This weekend, I got some time off from ministry (work) to go spend a few days with some friends kayaking and fishing on the Colorado River in the Texas hill country. While youth ministry was not at the front of my mind, it is always swirling around in my head. So here are a few nuggets I learned on my trip as they apply to the amazing world of youth ministry.
1. It's okay to turn off your cell phone. While we were camping, I did not have cell service for 3 days. While I was frustrated about not being able to call my wife, I found out 3 days later when I had cell service that the world went along just fine without me. And the ministry-related text messages I received Sunday morning took care of themselves, too.
2. It's good to spend time with people who aren't in ministry. While we can learn a lot from colleagues who are in ministry (and we should), we also need to remember to spend time with people who are not in ministry-especially those of other denominations. This keeps us grounded and in touch with reality. I met some great new friends on this trip and just enjoyed talking about spiritual things without worrying "how this applies to ministry."
3. It is okay if a program reaches a different, unintended goal. While my main agenda on the trip was to catch fish, we were doing it by kayak. Well, the fishing left much to be desired, but I still had a blast kayaking down the river. Many times we schedule an event for a certain purpose but when it all pans out it wasn't that at all. For example, we may schedule a mission trip so that we can teach our kids to serve. Well, maybe we didn't finish the project, but our kids are closer together. So we increased the fellowship more than the service. We shouldn't call the event a bust just because it did not meet its intended goal.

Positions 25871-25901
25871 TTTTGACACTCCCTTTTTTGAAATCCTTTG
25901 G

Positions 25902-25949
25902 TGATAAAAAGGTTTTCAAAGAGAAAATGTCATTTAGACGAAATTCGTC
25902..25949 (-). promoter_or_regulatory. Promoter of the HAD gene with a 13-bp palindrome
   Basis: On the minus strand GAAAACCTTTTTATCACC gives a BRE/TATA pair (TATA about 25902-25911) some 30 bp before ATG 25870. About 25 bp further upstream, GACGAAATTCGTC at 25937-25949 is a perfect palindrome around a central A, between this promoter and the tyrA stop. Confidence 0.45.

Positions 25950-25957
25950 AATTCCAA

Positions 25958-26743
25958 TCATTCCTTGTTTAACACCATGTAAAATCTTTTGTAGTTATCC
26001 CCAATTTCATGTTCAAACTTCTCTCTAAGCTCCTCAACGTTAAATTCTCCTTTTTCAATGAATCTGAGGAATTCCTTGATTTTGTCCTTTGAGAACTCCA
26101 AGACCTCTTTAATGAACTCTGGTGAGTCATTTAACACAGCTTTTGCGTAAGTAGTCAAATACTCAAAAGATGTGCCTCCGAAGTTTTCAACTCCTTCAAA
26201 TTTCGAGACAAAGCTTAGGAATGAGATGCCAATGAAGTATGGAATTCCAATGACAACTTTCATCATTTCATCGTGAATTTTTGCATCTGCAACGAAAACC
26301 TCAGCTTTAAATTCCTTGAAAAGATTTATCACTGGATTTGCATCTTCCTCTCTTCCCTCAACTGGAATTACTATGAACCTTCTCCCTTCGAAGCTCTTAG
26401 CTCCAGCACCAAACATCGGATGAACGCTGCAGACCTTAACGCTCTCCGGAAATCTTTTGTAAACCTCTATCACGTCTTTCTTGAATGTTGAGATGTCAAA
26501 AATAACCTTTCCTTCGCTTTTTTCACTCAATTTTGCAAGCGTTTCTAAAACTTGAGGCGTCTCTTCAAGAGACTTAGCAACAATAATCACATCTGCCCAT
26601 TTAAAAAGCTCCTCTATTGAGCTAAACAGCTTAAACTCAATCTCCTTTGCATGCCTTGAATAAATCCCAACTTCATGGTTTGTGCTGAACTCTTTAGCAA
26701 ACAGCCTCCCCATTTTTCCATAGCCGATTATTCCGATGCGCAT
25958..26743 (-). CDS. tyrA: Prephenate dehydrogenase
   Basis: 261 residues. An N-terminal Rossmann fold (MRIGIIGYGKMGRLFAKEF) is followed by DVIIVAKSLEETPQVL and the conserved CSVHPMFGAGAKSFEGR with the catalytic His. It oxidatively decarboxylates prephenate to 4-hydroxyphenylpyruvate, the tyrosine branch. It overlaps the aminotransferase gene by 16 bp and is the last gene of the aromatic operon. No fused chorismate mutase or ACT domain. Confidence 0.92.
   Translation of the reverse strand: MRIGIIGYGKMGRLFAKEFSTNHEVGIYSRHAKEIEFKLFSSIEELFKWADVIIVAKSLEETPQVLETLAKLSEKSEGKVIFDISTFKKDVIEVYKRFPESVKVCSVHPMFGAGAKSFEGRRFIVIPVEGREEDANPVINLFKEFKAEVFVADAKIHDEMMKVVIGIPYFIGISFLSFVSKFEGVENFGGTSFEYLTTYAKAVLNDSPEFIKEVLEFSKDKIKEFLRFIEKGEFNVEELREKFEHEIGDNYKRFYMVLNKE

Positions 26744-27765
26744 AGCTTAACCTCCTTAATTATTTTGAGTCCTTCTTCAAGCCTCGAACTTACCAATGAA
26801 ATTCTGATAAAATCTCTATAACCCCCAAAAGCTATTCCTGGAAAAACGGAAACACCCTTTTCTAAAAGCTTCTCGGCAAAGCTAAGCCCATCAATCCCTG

4. Important things should be cherished and nurtured. In the kayak I had a thing called a dry box. This is a small box to put your valuables in (camera, wallet, no-service cell phone) to keep it dry in the event that you go into the drink. While ministry is a great adventure, we need to make sure not to neglect the things that are most important in our lives which God has given us, like our families and our relationships.
5. Trying to do to much, too fast, will create problems. My first time out in the kayak, I tried to paddle upstream through a patch of fairly swift water. Being inexperienced, I got off my line and the current turned me sideways and began pushing me downstream. Not to be outdone by the river, I began paddling vigorously on the downstream side. You can guess what happened-I wound up in the drink. I had done in a kayak exactly what I was trying not to do in my ministry job-do too much too fast. While the 50 degree water was refreshing, I knew next time what NOT to do. When we try to do too much too fast in ministry we can burn ourselves out and before we know it, we are off of our boat.